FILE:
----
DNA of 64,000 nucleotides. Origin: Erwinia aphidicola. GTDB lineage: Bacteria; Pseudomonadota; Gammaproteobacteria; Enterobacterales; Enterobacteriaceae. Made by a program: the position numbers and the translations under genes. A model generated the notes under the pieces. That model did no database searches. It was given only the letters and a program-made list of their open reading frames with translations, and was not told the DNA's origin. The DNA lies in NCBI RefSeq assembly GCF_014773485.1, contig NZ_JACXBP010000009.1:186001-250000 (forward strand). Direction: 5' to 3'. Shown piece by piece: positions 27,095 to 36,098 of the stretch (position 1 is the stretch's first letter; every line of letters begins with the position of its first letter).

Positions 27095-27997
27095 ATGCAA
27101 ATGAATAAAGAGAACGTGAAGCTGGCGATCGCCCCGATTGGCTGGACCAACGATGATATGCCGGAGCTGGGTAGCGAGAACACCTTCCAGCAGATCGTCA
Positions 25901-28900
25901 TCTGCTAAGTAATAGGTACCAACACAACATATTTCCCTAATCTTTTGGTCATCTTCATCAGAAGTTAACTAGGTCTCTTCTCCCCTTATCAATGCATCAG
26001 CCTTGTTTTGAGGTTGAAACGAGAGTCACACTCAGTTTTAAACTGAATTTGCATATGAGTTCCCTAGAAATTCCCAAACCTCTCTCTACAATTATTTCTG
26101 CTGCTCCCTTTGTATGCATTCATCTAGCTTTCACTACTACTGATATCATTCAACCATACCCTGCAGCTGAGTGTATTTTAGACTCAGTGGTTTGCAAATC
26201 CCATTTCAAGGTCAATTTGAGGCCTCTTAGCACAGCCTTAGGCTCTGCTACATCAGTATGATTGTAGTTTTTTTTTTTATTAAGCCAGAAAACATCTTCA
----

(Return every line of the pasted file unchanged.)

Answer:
DNA of 64,000 nucleotides. Origin: Erwinia aphidicola. GTDB lineage: Bacteria; Pseudomonadota; Gammaproteobacteria; Enterobacterales; Enterobacteriaceae. Made by a program: the position numbers and the translations under genes. A model generated the notes under the pieces. That model did no database searches. It was given only the letters and a program-made list of their open reading frames with translations, and was not told the DNA's origin. The DNA lies in NCBI RefSeq assembly GCF_014773485.1, contig NZ_JACXBP010000009.1:186001-250000 (forward strand). Direction: 5' to 3'. Shown piece by piece: positions 27,095 to 36,098 of the stretch (position 1 is the stretch's first letter; every line of letters begins with the position of its first letter).

Positions 27095-27997
27095 ATGCAA
27101 ATGAATAAAGAGAACGTGAAGCTGGCGATCGCCCCGATTGGCTGGACCAACGATGATATGCCGGAGCTGGGTAGCGAGAACACCTTCCAGCAGATCGTCA
Positions 25901-28900
25901 TCTGCTAAGTAATAGGTACCAACACAACATATTTCCCTAATCTTTTGGTCATCTTCATCAGAAGTTAACTAGGTCTCTTCTCCCCTTATCAATGCATCAG
26001 CCTTGTTTTGAGGTTGAAACGAGAGTCACACTCAGTTTTAAACTGAATTTGCATATGAGTTCCCTAGAAATTCCCAAACCTCTCTCTACAATTATTTCTG
26101 CTGCTCCCTTTGTATGCATTCATCTAGCTTTCACTACTACTGATATCATTCAACCATACCCTGCAGCTGAGTGTATTTTAGACTCAGTGGTTTGCAAATC
26201 CCATTTCAAGGTCAATTTGAGGCCTCTTAGCACAGCCTTAGGCTCTGCTACATCAGTATGATTGTAGTTTTTTTTTTTATTAAGCCAGAAAACATCTTCA